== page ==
I sprang to the companion steps, and as I gained them there was another tearing shock-I know not how to describe it. To say that it was like the vessel going to pieces, will convey no image to your mind. Rather figure your sitting in a house, and one side of it sinking suddenly a foot or two, and every joist and strong fastening cracking and shrieking, and the roof and the whole structure trembling and groaning, as if the building must crash in. I stopped, struck to the very heart by the unbearable and soul-sickening sensation. At that moment I was grasped from behind. I turned, and saw Sir Mordaunt, dressed only in his shirt and trousers.

'What has happened?' he cried.

"We have either been run into or we are ashore-the latter, I think,' I answered. For God's sake get the women dressed, and bring them into the cabin;' and, releasing myself from his clutch, I sprang on to the deck. As my head came level with the companion, the vessel heeled over-over-over yet! I crouched down, breathless and waiting, convinced that the yacht was going. I heard the men shrieking in the blackness as they fetched away with the angle of the decks, and fell helplessly into the lee scuppers.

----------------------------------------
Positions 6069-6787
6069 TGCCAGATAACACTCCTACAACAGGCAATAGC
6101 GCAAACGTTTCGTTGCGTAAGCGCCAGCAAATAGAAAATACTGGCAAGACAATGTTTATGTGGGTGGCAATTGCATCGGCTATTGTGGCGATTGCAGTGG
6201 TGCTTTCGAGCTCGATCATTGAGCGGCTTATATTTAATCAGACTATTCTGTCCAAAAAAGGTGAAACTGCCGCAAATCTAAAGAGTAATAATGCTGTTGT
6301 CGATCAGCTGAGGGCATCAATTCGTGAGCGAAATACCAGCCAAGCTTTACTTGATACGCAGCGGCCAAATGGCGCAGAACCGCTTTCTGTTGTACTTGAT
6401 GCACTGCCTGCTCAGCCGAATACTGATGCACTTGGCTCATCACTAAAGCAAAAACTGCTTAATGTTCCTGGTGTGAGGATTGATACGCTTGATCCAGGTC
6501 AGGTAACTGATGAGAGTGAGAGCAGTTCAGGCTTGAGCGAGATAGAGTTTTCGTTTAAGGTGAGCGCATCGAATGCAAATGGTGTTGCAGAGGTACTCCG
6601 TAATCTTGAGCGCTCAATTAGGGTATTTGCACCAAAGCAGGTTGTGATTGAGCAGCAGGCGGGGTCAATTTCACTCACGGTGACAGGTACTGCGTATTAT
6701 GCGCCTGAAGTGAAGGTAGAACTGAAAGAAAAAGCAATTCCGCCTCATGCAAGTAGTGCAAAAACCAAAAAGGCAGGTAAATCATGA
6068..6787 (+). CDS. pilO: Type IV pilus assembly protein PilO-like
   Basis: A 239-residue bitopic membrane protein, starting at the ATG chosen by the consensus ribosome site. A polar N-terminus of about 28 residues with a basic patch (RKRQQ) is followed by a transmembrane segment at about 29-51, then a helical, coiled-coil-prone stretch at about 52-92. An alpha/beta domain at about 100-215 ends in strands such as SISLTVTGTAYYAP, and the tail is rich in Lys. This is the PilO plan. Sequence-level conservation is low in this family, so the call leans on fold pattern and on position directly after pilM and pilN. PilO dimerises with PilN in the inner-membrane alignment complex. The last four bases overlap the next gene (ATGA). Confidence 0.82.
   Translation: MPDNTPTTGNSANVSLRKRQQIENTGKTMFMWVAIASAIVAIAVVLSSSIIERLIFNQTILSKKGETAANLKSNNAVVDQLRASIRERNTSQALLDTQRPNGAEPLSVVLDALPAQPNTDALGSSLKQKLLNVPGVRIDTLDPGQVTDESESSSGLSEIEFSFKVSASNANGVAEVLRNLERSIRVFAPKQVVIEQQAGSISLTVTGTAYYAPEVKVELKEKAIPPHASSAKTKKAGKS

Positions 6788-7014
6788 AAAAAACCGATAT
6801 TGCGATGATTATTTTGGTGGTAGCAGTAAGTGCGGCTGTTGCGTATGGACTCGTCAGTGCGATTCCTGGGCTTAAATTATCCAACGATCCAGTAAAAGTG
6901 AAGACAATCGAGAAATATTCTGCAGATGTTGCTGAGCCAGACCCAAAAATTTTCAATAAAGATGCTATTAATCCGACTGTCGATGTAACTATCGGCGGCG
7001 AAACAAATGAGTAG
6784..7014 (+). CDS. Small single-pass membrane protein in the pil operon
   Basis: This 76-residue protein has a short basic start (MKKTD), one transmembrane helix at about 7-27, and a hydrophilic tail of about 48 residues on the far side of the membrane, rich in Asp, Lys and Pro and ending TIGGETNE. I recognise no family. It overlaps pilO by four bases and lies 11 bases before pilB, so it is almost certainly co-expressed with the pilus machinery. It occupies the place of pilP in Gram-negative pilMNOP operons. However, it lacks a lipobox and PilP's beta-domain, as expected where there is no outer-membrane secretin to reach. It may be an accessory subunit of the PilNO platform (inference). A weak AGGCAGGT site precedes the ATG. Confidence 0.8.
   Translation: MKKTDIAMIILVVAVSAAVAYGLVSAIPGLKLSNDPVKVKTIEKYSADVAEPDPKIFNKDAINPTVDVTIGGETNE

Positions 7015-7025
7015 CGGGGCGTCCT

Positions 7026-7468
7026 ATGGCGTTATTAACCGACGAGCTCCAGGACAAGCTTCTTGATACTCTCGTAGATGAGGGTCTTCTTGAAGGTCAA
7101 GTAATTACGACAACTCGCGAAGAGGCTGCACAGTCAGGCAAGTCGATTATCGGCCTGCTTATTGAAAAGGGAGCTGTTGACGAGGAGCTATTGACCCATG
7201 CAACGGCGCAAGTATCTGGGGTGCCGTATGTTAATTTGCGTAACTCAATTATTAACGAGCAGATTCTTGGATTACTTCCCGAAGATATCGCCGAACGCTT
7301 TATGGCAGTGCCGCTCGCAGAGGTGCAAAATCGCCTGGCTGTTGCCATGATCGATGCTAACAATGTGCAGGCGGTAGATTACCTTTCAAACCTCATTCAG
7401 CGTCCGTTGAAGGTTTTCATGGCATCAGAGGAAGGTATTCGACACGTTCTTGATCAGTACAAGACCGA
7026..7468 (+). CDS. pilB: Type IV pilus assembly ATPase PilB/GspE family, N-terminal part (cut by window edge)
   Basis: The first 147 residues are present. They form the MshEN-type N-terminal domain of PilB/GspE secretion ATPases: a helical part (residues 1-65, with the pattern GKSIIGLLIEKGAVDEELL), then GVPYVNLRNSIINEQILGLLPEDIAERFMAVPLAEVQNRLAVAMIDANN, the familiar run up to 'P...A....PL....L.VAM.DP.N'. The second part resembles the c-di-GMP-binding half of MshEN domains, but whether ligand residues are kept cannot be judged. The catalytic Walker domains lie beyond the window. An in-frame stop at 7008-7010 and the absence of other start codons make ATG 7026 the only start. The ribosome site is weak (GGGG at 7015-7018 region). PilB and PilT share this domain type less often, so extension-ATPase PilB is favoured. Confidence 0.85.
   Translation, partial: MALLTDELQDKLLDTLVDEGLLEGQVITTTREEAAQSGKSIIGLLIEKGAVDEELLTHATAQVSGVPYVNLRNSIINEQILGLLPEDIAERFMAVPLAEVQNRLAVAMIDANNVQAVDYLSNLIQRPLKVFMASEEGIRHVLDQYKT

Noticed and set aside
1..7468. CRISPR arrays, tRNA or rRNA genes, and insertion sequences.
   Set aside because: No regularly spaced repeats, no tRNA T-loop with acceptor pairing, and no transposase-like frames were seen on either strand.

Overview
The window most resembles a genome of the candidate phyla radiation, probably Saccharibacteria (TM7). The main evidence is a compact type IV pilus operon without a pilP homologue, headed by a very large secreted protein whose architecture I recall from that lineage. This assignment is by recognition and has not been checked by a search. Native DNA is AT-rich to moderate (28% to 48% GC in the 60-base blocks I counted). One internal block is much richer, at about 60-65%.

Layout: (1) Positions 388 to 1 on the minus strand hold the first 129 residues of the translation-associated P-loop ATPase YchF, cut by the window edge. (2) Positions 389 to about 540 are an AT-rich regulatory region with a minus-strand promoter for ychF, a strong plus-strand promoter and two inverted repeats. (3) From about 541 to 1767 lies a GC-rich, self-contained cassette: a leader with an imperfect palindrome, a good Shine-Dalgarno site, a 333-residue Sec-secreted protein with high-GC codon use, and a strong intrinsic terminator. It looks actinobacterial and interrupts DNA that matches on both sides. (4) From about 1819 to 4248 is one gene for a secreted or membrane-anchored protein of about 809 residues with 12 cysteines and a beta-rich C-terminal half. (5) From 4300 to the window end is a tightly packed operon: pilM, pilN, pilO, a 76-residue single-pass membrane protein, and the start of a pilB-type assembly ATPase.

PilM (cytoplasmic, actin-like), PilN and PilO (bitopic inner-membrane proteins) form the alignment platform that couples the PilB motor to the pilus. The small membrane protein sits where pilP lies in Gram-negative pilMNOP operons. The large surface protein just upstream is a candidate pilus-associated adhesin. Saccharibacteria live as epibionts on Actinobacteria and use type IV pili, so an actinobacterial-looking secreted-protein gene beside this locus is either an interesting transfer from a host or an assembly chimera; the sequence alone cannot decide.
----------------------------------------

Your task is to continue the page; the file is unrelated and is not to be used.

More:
When on her beam ends the schooner remained stationary. I knew by the bursting of the seas against her side, and by the fierce sounds. of sweeping water over my head, that she had beaten round with her broadside to the sea, and so lay. At the top of my voice I shouted out the name of Tripshore, but it was like speaking when a gun explodes. The main sheet must have parted, for the sail I supposed lay fore and aft to the wind, and the slatting of it was like the crashing of thunder. The sea to leeward was as white as milk, and the noise of its boiling was alone enough to deafen a man. Added to this, every sea that struck the weather side of the vessel boomed with a deep and hollow note, and was followed by a wild splashing and tearing of water upon the deck. Had I not kept the shelter of the companion when the vessel stopped at her sickening heel, I must have gone overboard, for a sea came pouring over the bulwarks that

« AnteriorContinuar »